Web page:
Canada Markets

Canada's Barley Stocks vs Price Potential

Cliff Jamieson
By  Cliff Jamieson , Canadian Grains Analyst
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The blue bars represent the historical July 31 ending stocks for barley, with the red bar showing AAFC's January forecast, as measured against the primary vertical axis. The line with markers represents AAFC's average crop-year Lethbridge barley price, with the 2018/19 value being the middle of the reported range. (DTN graphic by Cliff Jamieson)

The Statistics Canada Dec. 31 stocks report released on Feb. 5 could prove a test for the barley market. Stocks of barley were reported at 4.938 million metric tons, down 18.2% from the previous December and well below the five-year average of close to 6.1 mmt and the 10-year average for this date at 6.3 mmt.

In the January through July 2018 period, Statistics Canada data infers disappearance of 4.790 mmt (December stocks estimated at 6.033 mmt vs ending stocks at 1.244 mmt), while the five-year average disappearance over this seven month period is calculated at 4.5 mmt. Given this historic usage, ending stocks could be set to plunge to very tight levels, or there may be far more barley available than the reported volumes based on Statistics Canada's producer surveys.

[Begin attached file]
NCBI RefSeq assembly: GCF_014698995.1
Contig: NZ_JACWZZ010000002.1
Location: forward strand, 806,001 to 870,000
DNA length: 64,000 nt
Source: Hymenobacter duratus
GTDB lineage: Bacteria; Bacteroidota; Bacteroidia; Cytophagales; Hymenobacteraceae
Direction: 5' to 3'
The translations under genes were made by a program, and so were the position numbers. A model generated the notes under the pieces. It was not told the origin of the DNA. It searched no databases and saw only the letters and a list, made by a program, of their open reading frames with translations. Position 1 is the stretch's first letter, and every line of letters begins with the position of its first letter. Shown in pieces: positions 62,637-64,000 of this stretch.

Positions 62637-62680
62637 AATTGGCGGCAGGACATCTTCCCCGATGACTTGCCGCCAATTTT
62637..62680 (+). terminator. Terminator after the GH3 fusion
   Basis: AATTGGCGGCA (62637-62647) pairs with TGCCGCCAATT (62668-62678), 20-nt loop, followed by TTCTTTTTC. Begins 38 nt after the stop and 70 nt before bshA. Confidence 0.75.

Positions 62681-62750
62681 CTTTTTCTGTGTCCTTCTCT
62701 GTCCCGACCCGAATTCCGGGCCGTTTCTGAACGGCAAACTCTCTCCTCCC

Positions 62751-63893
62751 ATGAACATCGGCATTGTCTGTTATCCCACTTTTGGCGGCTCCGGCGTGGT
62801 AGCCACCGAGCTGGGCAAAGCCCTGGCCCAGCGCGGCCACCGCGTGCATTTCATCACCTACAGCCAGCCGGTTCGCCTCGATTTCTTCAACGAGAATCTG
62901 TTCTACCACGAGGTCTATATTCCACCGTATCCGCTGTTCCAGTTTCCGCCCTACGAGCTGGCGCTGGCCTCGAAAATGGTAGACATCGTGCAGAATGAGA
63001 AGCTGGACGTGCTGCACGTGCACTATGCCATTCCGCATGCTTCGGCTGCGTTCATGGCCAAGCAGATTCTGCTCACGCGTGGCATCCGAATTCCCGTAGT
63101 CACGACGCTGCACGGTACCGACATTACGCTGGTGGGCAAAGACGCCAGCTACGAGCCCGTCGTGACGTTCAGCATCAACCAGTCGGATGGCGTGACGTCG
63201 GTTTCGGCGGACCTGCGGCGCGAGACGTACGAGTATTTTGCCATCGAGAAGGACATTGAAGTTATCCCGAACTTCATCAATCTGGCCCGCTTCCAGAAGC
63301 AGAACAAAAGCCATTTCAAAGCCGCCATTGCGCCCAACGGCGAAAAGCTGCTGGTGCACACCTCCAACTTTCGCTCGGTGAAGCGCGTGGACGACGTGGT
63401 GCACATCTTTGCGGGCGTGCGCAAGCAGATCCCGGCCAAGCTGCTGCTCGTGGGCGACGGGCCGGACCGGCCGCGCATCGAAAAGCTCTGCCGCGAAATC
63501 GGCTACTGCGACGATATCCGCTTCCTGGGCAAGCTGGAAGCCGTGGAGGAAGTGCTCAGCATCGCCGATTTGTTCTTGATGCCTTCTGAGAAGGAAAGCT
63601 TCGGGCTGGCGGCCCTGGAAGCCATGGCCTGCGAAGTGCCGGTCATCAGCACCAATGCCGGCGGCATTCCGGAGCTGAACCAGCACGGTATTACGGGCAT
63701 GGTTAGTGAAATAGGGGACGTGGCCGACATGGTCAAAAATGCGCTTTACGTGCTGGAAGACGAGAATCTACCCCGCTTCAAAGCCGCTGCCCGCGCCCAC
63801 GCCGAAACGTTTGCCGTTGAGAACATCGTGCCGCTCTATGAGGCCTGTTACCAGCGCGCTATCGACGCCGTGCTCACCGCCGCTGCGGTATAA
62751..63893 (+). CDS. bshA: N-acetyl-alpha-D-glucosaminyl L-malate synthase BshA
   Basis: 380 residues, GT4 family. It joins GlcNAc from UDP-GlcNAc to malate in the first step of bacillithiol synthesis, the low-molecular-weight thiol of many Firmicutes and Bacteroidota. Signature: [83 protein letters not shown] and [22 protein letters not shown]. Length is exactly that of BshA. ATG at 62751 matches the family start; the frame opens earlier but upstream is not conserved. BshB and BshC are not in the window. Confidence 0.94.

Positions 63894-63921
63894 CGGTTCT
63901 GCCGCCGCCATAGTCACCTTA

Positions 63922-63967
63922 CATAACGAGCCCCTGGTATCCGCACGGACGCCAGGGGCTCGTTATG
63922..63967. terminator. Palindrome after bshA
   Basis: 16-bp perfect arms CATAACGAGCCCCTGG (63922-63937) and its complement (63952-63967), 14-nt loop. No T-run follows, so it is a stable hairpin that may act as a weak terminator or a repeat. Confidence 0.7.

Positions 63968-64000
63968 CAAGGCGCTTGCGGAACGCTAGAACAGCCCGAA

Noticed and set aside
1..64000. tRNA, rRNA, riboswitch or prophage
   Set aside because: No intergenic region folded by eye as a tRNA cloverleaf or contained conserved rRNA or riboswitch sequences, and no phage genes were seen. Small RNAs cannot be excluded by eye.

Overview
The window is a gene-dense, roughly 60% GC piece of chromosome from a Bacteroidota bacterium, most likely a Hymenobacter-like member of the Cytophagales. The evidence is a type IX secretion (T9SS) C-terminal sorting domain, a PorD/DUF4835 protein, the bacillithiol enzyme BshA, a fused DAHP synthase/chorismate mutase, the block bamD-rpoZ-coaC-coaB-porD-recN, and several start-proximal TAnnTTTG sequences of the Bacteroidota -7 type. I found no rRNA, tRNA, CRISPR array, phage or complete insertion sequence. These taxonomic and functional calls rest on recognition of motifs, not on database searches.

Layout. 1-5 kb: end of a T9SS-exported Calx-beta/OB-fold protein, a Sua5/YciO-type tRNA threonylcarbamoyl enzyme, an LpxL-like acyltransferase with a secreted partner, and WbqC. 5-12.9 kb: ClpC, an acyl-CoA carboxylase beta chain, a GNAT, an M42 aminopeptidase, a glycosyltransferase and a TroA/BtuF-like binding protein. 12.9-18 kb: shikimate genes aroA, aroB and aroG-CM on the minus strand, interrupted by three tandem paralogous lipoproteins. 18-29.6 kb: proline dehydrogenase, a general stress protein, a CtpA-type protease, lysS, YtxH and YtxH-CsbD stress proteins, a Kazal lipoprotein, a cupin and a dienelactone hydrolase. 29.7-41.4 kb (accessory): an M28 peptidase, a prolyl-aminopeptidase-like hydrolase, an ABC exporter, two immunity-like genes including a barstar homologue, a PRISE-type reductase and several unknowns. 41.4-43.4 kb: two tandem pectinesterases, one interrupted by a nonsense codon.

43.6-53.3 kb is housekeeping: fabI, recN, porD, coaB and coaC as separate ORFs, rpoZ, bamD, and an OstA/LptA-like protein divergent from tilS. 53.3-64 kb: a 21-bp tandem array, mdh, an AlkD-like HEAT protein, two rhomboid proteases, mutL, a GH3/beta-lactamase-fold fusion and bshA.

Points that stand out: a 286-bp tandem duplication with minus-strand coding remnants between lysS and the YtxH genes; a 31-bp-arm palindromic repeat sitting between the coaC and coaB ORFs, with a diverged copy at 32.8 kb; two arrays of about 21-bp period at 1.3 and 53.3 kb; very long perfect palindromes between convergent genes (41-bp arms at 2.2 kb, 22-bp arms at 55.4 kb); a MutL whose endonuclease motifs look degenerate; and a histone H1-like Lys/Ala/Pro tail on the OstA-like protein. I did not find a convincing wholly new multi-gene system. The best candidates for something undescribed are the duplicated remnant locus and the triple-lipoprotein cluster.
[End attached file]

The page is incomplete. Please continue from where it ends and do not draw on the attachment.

The attached chart shows the trend in ending stocks since year 2000 (blue bars measure against the primary vertical axis), while the red bar represents the January Agriculture and Agri-Food Canada estimate of 1 mmt, a volume that could face downward revision in the February release of Canada: Outlook for Principal Field Crops report.

The brown line with markers represents the average crop-year Lethbridge price reported by AAFC. As seen on this chart, AAFC reports an average crop year price of $279/metric ton in 2012/13, the last time that ending stocks fell below 1 mmt, or to a level of 983,400 mt. This compares to the current 2018-19 forecast range from of $240 to $270/mt, of which the midpoint of $255/mt was chosen for the purpose of this chart.

While the flow of U.S. corn may help temper this price move, a lower Canadian dollar trade as seen over the last week not only makes Canadian barley prices more attractive in export markets, but also makes U.S. corn imports more expensive, potentially allowing for further upside potential for domestic barley prices.

Recent trades reported by brokers for the balance of the crop year point to prices in the upper end of the AAFC range of $240 to $270, while the accuracy of Statistics Canada estimates will be well tested as we move closer to the end of the crop year and new-crop availability.

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